My smiling companions greeted me at the top. They were standing on a few feet of snow and attached to a large balsam. I felt a surge of accomplishment (and a little relief). The sting of the failed attempts faded and made the climb that much more meaningful. Alan asked if I had a name in mind. Nolan Huther had suggested Apex Predator. It seemed fitting given the feline theme we often try to conform to. I ran it by my partners; they agreed.
We took time for a quick stroll south to the top of a knoll. The view below was of the side of Marcy’s East Face and several ice lines on its vertical north side. In the obvious gully below, but out of sight, was Grand Central Slide.
We rappelled the length of the route from a stout tree set 20 feet back from the cliff top. I slowed down after the terrace and gingerly stepped down the low-angle ice above the initial curtain. I wanted to inspect it. As expected, the sheet was hollow, and I saw fracture lines about 40 feet above the ground. We were wise to avoid poking this particular dragon.
We ate lunch in the glade below the cliff, standing amidst a “yard sale” of gear. Spiritus Draconis beckoned from the south. We discussed climbing the nearby route. Alan needed a lead, and the route needed a second ascent. Aaron was satisfied with what we’d already accomplished. He relaxed and enjoyed the serenity of Panther Gorge and the majestic views of Haystack while Alan and I climbed.
The route was thinner than when Jaryn and I climbed it…and softer. Ice always looks less steep from afar. Alan angled toward the left side of the flow and said, “It looks a lot steeper from here.”
I retorted, “That’s because you’re below the sustained vertical section—a good 50-foot wall. There are rests on the right side.”
He picked a line in between the two and, after about 20 minutes, disappeared onto the lower-angled top section and into the woods. I followed as quickly as I could to save time and topped out a few minutes later. We were done by 3:50 p.m. It took less than an hour for this route, especially without the route-finding details.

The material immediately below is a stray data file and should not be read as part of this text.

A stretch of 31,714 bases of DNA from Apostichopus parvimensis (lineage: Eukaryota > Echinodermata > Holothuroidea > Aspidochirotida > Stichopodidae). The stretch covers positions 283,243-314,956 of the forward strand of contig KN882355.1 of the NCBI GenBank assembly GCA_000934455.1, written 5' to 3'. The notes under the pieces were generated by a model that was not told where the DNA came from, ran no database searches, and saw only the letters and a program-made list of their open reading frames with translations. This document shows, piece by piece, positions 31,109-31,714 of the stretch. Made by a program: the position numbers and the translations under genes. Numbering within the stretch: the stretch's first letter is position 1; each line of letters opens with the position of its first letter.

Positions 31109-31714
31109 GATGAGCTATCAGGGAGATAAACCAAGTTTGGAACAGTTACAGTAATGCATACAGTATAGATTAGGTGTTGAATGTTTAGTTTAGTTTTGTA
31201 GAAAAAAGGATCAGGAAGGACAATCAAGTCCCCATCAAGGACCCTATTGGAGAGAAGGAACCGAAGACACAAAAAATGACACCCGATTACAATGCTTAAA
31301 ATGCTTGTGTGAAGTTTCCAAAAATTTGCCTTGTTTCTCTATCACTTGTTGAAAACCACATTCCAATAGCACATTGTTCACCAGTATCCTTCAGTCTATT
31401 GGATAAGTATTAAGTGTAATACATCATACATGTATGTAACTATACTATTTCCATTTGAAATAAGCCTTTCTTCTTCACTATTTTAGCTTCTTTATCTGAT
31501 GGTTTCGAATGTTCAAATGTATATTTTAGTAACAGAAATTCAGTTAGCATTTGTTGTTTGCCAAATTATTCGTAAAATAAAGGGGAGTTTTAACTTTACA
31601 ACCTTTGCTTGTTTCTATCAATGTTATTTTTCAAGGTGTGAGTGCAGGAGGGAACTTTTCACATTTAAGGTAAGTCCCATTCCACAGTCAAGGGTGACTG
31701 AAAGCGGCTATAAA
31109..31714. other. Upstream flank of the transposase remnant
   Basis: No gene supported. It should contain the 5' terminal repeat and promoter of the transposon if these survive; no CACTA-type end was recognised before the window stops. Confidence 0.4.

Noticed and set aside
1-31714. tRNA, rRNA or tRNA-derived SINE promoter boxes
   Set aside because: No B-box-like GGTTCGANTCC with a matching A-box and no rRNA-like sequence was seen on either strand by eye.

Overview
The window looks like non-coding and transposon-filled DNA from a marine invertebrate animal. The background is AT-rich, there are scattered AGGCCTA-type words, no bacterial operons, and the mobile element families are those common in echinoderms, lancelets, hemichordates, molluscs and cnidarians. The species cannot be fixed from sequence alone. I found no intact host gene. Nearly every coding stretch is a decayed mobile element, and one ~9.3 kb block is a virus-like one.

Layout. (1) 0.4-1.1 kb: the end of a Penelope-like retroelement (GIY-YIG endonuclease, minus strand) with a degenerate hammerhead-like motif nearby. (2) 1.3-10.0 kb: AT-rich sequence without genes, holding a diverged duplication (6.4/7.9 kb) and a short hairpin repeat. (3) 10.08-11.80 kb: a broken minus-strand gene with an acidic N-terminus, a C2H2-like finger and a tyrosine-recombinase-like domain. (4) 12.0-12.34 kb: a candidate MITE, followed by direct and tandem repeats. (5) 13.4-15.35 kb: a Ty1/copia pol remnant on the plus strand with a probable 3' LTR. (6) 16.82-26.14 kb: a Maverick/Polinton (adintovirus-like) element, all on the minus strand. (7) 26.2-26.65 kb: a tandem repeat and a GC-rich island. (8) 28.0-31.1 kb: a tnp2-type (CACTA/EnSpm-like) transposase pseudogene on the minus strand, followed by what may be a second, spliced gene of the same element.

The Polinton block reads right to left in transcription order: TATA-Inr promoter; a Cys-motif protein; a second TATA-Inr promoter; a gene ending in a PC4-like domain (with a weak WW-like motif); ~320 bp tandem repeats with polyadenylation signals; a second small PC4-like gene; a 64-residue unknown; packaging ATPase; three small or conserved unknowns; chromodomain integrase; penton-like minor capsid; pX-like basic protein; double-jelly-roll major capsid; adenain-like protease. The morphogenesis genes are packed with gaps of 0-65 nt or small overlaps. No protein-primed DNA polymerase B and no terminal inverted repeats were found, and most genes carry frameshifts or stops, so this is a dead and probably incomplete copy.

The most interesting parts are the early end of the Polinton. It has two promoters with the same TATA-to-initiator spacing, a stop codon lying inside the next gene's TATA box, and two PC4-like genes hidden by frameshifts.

There wasn’t any time for another. We wanted to make this an “early” day, and I hoped to reach the trail by dark. There was also cooler weather approaching. We trekked back up to the gully and made the thigh-burning ascent back up to the “rabbit hole.” Another difficult ice climb that I didn’t notice previously was on the Chimney Wall near its top. One more for the list.
Navigating out of the Gorge was easy—we simply followed our path. It was grueling, however. The packs felt heavier. Perhaps we were just wearing down. Multiple breaks to take photos of the glowing crown of Haystack and multi-colored sunset allowed me to catch my breath. The slope eased after 45 minutes of exertion which signaled that we would soon enter the grip of the dense growth. A yell from Alan brought us to a halt. He’d fallen into a spruce trap and was searching the hole for his snowshoe. Meanwhile, the weather changed, and clouds rolled in from the northwest. I watched the summit of Marcy disappear in an eerie cloud as the winds increased.
Ten minutes later (and one blueberry muffin for me), Alan still couldn’t find the shoe and gave up with the intent of returning during the summer to continue the search. I thought That should be a hoot…
Trekking out was a matter of putting one foot in front of the other. I was still feeling the inner peace that such a day always triggers. The headlamps lit the fog as I mentally ticked away the benchmarks—Indian Falls, the Phelps summit trail, Marcy Dam, etc. We’d started at 4:45 a.m. and it was only 8:15 when we reached the trailhead again. A day that’s under 15.5 hours is below my average (16.5 hours). That, in my book, is a good outing! Safe, successful, and happy we parted ways. Finishing the route was a prayer answered.